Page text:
Hey IndyCar: Welcome to the Big Easy!

We’re looking forward to this weekend’s inaugural Verizon Indy Grand Prix of Louisiana. But first, we have a few questions ...

Do you ever tire of driving in circles? (Circle, oval, same thing)

What’s G-force?

What do you mean, you don’t use turn signals?

IndyCar drivers and sponsors, owners and organizers expect such questions as America’s premier open wheel racing debuts in the New Orleans area this week at NOLA Motorsports Park in Avondale. The three-day event of racing and festivities serve of an example of how the sport, intent on growing domestically, must spend time entertaining and educating.

That’s because with few exceptions, the New Orleans area is about as far from Indianapolis as you can get, as far as racing fan IQ. Racing on this scale has been absent from the region since the Grand Prix Du Mardi Gras left Downtown New Orleans in 1995.

“New Orleans is the shining light of the new markets for the series this year,” said Connel J. O’Donnell, who leads the marketing, communications and social media for IndyCar and Indianapolis Motor Speedway.

In a state whose famous sports stars range from the NFL’s first family (Archie, Peyton and Eli Manning), NBA Hall of Famer Joe Dumars and Major League Baseball great Will Clark, Louisiana has yet to produce a phenom since Frederick “Freddie” Burdette Spencer and Angelle Sampey, both world champion motorcycle racers.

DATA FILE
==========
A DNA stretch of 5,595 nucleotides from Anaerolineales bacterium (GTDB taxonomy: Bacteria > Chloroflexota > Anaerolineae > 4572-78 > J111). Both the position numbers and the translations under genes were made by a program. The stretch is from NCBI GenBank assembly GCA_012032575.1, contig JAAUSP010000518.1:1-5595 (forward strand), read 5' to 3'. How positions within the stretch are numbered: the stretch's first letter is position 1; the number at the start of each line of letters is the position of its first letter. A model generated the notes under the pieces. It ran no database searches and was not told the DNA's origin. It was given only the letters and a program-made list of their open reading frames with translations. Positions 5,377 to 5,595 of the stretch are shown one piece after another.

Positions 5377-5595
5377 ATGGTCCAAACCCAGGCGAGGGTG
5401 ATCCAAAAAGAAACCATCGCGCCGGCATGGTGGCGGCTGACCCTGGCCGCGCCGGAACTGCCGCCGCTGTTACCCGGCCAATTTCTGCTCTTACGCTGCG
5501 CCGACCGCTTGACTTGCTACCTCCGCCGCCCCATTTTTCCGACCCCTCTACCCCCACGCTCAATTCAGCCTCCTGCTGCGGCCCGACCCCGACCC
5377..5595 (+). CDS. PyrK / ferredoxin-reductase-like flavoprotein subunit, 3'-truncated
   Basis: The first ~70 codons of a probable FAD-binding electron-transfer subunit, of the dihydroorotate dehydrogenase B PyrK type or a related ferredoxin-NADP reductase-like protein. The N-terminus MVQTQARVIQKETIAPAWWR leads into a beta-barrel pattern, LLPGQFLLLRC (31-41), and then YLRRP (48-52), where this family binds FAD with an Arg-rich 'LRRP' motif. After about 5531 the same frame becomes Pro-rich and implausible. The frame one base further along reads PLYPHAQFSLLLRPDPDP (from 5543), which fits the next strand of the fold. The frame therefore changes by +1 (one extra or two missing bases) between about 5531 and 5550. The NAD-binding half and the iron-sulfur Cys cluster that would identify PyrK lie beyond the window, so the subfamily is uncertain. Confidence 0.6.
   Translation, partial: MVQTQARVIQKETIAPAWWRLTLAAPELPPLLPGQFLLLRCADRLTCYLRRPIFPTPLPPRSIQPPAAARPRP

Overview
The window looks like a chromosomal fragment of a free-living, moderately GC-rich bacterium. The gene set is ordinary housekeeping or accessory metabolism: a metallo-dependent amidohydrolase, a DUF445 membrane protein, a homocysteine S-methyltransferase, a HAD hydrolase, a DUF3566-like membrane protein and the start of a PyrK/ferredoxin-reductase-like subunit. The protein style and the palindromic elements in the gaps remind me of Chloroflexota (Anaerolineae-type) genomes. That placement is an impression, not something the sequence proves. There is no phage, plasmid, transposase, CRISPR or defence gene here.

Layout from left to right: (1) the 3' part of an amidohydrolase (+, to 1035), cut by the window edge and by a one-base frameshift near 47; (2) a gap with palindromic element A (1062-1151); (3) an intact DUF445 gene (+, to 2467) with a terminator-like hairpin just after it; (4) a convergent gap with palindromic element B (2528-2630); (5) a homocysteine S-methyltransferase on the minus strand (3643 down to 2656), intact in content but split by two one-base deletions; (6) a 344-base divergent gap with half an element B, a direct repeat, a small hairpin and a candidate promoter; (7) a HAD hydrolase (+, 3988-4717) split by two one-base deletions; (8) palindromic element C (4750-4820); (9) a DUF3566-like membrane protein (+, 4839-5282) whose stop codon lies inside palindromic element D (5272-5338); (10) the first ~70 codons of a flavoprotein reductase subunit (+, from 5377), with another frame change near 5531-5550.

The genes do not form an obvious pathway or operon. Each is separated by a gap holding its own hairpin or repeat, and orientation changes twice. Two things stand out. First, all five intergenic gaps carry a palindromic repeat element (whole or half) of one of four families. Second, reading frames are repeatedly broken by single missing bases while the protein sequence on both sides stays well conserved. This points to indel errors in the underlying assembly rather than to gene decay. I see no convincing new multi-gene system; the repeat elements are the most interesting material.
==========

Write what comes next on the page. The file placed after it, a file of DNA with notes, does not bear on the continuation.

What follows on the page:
Yet.

Since the American Open Wheel Reunification in 2008, the series has added approximately one series stop annually. Since then, St. Petersburg (2005), Iowa (2007), Mid-Ohio (2007), Barber (2010) and Fontana (2012) have became permanent series stops.

Former IndyCar driver Paul Tracy, now in his second year as a racing analyst for NBC Sports, said Edmonton, (2005-12) was an early success during its run.

“It always drew big crowds,” Tracy said of Edmonton. “Edmonton was not a real cosmopolitan town, like Toronto or California’s Long Beach. It was a real working-class town. Every guy you’d meet there at the race track, you could tell he was a factory worker. Dirt under his fingernails. Just a real blue-collar town. That was a great race for IndyCar. They drew a lot of fans there.

“I’m looking forward to experiencing New Orleans and seeing what the reaction is.”

Alabama, Georgia, Florida, Tennessee, Kentucky and Texas all have race tracks on the NASCAR circuit.

The Grand Prix of Louisiana is slated to be a part of the IndyCar series through 2017. Organizers said they will measure the success of this weekend based on everything from ticket sales and registration at the Fan Village to TV ratings and web traffic and social media analytics.

IndyCar is starting the weekend far from the pole position, with the French Quarter Fest one of its main challengers for the disposable income of tens of thousands of locals and tourists. Also, a rainy weekend forecast could have more of an impact in Avondale than it would in Indianapolis.